The Austin Court of Appeals recently held that a plaintiff’s notice of non-suit precludes a defendant from recovering attorney’s fees as prevailing party under a written agreement.  In this case, the plaintiffs bought a house from defendants under a standard-form sales contract promulgated by the Texas Real Estate Commission.   Plaintiffs brought suit against defendants for failing to disclose alleged defects to the house and sought attorney’s fees.  Defendants also requested attorney’s fees.  Section 17 of the contract provides that the prevailing party is entitled to attorney’s fees.  Plaintiffs nonsuited their claims prior to trial leaving only the defendant’s claim for attorney’s fees unresolved.  The trial court entered a take nothing judgment against the plaintiffs (despite the nonsuit) and awarded the defendants attorney’s fees.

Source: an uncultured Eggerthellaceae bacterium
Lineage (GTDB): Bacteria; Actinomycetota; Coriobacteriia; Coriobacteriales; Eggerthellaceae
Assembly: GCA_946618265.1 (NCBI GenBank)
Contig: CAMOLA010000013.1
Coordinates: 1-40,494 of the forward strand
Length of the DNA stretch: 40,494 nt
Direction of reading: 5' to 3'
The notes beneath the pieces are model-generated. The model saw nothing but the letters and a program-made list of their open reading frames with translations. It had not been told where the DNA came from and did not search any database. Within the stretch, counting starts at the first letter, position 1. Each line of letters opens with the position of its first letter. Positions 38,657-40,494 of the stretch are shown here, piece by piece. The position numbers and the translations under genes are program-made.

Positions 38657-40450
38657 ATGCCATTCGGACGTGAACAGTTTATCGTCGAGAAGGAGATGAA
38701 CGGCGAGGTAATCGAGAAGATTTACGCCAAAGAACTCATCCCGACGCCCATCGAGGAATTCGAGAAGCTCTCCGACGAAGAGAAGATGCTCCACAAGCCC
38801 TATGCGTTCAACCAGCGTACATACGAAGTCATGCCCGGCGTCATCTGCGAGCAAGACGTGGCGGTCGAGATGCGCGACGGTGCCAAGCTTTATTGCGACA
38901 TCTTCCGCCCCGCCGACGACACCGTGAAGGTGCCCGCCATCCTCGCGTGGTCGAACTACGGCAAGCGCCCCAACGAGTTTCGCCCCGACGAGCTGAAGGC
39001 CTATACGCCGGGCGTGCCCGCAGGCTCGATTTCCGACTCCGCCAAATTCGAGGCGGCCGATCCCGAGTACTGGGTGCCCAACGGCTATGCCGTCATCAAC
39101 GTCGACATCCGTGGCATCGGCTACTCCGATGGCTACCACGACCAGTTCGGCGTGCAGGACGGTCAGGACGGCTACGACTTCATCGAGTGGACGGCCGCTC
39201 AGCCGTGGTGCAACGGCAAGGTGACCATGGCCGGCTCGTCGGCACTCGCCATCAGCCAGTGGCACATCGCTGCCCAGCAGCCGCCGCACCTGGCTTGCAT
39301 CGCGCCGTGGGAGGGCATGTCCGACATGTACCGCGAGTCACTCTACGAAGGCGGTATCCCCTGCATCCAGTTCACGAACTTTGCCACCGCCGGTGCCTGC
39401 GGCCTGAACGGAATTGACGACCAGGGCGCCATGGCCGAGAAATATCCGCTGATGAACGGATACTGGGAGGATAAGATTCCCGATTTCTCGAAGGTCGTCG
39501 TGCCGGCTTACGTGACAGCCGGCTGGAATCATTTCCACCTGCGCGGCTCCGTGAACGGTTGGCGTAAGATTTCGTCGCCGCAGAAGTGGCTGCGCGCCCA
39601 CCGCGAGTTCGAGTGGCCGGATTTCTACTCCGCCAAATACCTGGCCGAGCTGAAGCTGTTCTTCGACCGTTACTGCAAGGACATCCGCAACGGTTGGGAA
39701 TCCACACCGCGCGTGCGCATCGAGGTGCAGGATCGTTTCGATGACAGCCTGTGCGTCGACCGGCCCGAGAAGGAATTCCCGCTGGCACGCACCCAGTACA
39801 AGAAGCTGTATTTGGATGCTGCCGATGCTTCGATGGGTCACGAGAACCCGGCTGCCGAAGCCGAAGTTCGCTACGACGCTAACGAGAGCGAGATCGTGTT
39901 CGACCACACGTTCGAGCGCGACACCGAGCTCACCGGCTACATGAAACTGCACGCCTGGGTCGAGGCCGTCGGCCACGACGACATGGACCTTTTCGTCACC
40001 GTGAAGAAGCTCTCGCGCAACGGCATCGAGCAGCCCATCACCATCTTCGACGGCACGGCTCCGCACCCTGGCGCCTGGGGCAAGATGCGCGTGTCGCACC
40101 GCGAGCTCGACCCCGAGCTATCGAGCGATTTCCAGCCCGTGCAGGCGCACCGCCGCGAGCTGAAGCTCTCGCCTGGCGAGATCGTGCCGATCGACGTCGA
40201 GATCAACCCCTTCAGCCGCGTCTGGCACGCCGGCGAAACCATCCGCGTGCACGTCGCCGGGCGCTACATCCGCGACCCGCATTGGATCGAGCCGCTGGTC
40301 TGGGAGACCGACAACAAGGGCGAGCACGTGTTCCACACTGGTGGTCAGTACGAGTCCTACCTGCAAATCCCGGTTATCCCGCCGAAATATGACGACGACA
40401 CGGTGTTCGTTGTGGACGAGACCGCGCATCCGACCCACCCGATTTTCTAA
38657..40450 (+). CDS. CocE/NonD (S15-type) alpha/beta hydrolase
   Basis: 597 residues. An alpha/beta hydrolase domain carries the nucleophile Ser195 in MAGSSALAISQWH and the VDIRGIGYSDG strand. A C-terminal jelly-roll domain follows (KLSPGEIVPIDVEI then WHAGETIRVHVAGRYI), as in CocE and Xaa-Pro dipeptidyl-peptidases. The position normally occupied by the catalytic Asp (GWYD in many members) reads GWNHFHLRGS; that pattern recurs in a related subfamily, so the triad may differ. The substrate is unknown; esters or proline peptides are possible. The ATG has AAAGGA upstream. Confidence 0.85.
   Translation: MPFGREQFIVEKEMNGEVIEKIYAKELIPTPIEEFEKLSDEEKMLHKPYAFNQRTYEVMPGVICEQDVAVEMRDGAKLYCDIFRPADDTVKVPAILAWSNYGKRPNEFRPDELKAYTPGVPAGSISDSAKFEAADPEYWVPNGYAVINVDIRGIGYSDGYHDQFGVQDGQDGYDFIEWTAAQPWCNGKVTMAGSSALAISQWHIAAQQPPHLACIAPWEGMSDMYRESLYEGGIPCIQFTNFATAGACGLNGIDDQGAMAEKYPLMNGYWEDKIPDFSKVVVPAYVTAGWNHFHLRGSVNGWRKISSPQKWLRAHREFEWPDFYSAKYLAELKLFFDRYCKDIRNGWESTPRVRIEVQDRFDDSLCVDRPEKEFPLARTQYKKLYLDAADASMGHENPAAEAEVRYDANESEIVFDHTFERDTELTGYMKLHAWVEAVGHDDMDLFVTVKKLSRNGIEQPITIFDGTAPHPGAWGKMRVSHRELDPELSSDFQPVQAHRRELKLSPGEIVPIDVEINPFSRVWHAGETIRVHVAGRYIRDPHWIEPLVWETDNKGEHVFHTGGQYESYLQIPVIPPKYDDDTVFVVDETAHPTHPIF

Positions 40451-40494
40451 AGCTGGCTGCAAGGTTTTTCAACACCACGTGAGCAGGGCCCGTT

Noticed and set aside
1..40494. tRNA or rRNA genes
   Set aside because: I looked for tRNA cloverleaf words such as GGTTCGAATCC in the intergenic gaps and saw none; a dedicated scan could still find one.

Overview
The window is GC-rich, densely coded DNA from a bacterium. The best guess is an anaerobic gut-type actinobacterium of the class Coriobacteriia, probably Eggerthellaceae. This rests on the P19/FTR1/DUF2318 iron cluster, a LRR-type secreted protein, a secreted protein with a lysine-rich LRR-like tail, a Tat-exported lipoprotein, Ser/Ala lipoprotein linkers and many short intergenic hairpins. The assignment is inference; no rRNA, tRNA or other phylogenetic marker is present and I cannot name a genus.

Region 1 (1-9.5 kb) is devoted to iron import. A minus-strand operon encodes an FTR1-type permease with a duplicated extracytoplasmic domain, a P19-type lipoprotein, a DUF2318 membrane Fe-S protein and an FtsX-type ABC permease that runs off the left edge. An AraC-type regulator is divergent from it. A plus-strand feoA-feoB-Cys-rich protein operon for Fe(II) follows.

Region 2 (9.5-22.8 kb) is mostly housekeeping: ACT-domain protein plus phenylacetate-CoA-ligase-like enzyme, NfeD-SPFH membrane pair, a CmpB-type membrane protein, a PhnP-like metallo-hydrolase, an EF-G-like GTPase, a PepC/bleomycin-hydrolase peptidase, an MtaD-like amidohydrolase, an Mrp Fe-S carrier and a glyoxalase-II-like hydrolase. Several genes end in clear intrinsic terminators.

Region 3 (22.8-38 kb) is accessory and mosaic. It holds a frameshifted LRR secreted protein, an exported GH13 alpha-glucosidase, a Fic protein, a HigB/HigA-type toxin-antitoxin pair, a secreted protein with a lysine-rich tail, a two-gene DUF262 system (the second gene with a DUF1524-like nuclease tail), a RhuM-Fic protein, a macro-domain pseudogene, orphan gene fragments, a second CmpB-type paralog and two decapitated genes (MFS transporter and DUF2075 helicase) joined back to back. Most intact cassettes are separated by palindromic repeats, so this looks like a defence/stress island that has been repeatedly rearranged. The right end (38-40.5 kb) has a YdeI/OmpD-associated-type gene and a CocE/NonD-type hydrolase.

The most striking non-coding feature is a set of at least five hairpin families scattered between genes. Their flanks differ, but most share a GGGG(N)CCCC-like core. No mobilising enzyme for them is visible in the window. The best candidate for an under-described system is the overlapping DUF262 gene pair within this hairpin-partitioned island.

The court of appeals reversed the take-nothing judgment against the plaintiffs because the trial court had no discretion but to dismiss the plaintiffs’ claims without prejudice once the notice of nonsuit was filed.  More importantly, however, the court reversed the attorney’s fees award and held that the defendants were not prevailing parties because they had not prevailed on the merits of any legal proceeding related to the contract.  The court of appeals stated:

Because the court did not adjudicate the [plaintiffs’] claims, and because the [defendants] brought no claim for relief on which they could prevail other than their request for attorney’s fees, the [defendants] did not prevail on any claims that would entitled them to attorney’s fees under the terms of contract.

The court of appeals also rejected defendants’ argument that allowing parties to nonsuit at the last minute to avoid liability for attorney’s fees was poor public policy.  The court distinguished a case in which a party sought statutory attorney’s fees after a partial nonsuit.  The court’s opinion in Fowler v. Epps can be found here.